All Saints’ Sunday – November 2015


   All Saints’ Sunday, one among many of my “most treasured” Christian festivals, is one more time of year when God’s presence is made known to us in powerful and mysterious ways. We are fast approaching the end of our Church year; only a few Sundays remain until we begin a “new” year and enter into the season of Advent. The last three Sundays are focused on the saints in the Church – past, present, and to come. We celebrate in order: All Saints, Saints Triumphant, and Christ the King bringing our year to a climactic close.

These last weeks, then, will give us pause to reflect on the season past as we realize the simultaneous winding down of activities related to the cycles of nature. As human beings, and Christians in particular, we are a people of story. And the stories we recount at this time of year, the dying of the year, are especially stories of remembrance and hope.

On Sundays such as All Saints, we reflect on our own stories—the stories of our families, ancestors, and the stories of ordinary saints from within our community of faith—people whose lives are not all that different from our own. By calling to our remembrance those who have died we connect ourselves to previous generations and take our place in the passing on of knowledge and wisdom. Without the stories of our ancestors we would have to learn everything from our own experience; we would lose our way and struggle and search, perhaps vainly. The memory of our ancestors in faith weaves us into a story we do not need to begin on our own, but only to continue. So at the dying of the year there are festivals for calling to mind those who have died—All Saints.   We visit graves. We light candles. We pray in gratitude as a people called to hope.

Hope shapes our lives by eradicating fear NOW. Remembering shapes our lives by showing us the reason we dare to hope. So it is that past and future meet to form and inform our present lives, connecting us to the origin of our hope and to the destiny of our remembrance. So it is that God declares to us, that the end of our lives is NOT the end and that the end of the present time is not the end forever. Newness is in the very fabric of creation because God is the loving cause behind it!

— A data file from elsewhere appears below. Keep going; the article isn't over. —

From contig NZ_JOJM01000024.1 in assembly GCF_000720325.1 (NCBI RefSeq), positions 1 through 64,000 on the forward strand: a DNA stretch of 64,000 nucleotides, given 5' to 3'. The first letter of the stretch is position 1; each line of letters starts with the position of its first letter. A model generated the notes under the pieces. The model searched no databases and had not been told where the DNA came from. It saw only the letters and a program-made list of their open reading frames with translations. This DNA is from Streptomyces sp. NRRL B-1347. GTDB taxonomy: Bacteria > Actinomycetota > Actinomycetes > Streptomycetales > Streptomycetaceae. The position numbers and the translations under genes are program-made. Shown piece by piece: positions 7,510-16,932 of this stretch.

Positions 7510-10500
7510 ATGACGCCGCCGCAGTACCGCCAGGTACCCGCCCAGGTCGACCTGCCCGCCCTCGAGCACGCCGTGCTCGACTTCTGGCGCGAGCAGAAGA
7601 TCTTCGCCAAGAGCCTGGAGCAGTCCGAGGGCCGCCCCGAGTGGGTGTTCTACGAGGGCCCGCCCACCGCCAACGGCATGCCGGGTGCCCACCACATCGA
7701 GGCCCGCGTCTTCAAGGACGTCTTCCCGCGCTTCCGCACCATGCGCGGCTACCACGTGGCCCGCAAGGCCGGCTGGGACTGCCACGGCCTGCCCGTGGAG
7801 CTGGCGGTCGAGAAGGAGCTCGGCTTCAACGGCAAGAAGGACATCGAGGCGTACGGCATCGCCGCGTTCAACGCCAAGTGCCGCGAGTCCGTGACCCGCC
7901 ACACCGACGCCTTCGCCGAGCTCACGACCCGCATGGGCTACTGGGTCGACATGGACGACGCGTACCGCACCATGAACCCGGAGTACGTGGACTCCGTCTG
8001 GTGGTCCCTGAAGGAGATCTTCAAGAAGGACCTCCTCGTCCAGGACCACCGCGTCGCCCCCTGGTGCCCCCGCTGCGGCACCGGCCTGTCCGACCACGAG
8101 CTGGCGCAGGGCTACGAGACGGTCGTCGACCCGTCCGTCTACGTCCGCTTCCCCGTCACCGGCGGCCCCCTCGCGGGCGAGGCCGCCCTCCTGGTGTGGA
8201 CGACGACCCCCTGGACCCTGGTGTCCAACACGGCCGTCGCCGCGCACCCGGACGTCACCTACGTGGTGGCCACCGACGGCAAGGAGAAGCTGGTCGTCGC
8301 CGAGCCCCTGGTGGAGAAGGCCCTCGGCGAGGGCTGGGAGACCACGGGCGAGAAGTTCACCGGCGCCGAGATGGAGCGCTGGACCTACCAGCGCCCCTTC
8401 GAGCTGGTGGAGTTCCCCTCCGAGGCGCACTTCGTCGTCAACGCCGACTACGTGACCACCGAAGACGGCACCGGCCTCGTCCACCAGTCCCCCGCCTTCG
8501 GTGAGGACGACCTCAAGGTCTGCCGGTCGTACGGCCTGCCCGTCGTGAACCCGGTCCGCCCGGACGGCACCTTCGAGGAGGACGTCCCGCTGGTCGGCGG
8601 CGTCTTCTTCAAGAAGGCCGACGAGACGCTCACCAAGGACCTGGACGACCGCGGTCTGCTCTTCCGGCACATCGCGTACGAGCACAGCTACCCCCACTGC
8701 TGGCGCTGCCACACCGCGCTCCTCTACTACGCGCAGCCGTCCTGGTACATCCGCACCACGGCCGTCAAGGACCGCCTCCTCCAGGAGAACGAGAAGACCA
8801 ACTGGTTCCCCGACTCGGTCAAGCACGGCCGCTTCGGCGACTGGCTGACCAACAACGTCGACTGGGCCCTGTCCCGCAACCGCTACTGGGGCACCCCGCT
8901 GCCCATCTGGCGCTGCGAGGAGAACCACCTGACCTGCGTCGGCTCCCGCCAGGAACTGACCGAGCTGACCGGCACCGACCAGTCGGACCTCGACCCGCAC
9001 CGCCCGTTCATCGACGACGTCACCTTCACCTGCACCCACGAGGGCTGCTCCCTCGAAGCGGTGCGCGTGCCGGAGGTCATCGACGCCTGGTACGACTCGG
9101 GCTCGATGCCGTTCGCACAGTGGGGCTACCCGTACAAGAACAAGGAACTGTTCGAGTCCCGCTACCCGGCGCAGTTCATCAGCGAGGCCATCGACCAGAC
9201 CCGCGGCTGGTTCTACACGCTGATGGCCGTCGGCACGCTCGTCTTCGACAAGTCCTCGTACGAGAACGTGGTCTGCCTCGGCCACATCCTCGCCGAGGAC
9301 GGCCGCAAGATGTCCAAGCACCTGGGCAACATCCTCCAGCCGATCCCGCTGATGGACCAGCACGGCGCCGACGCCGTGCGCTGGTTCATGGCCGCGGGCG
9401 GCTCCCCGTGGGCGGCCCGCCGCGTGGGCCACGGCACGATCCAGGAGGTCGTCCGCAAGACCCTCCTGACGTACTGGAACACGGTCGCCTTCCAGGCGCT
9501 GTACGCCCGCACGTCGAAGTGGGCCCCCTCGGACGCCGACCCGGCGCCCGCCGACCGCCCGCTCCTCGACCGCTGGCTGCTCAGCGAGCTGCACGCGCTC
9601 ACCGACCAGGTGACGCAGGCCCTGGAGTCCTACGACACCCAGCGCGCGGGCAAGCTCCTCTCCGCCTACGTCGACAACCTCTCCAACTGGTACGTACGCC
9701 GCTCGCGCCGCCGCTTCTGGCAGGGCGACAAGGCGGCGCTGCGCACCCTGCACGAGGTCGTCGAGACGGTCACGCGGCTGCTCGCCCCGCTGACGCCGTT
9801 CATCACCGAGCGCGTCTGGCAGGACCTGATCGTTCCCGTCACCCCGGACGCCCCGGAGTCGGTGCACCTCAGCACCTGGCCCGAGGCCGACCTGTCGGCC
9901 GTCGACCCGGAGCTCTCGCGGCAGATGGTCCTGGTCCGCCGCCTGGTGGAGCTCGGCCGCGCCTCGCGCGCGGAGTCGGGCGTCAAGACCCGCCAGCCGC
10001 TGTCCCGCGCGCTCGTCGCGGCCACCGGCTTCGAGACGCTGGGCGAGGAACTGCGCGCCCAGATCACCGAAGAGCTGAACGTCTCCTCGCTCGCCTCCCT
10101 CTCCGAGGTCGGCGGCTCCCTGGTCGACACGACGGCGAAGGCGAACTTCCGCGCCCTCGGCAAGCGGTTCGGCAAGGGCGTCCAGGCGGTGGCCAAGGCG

How grateful I am for all the saints who have gone before me, St Ignatius, St. John, St. Augustine, Luther, my father and mother, grandparents, YOU, and the faithful of every time and place! The light of their lives kindle the Spirit of Christ burning within me—and for that I am exceeding grateful!


Rev. Katherine Rood

Christ is risen! He is risen indeed! – April 2015

Christ is risen! He is risen indeed!

Easter never ceases to thrill me and I pray that might always be so! There is something about the smell of damp earth pregnant with possibility, the perfumed greening smell that wafts in the breeze, and the strengthening of the sun’s power that defies clinging to darkness. Easter morning comes and I awaken to a sense of urgency, of feeling fully alive. It’s true! I will NEVER be old on Easter morning!

In the days leading up to the Resurrection celebration, the whole Church literally vibrates with activity. The Altar Guild and Ushers attend to every behind-the-scenes detail, Musicians and Cantors perfect their skills singing and playing their pieces again and again, while other Worship leaders practice assigned readings. Youth work diligently alongside their parents to prepare for leading the Sunrise Worship and the Easter Breakfast fellowship event. It is amazing! In the early hours of Easter morning, while it is still dark, we will make our way to the empty tomb and hope for our own resurrection from death to life! And we will NOT be disappointed!

It is breathtaking to walk into the darkened sanctuary and wait to experience the Procession of Light led by the new Paschal Candle specially designed by our ninth grade confirmation students. We will watch as piece by piece the altar is dressed and all the beautiful flowers are placed for ultimate aesthetic impact. A burst of “Alleluias” lift heavenward in joyous praise while hope beats in the hearts of the faithful and the Church NEVER grows old!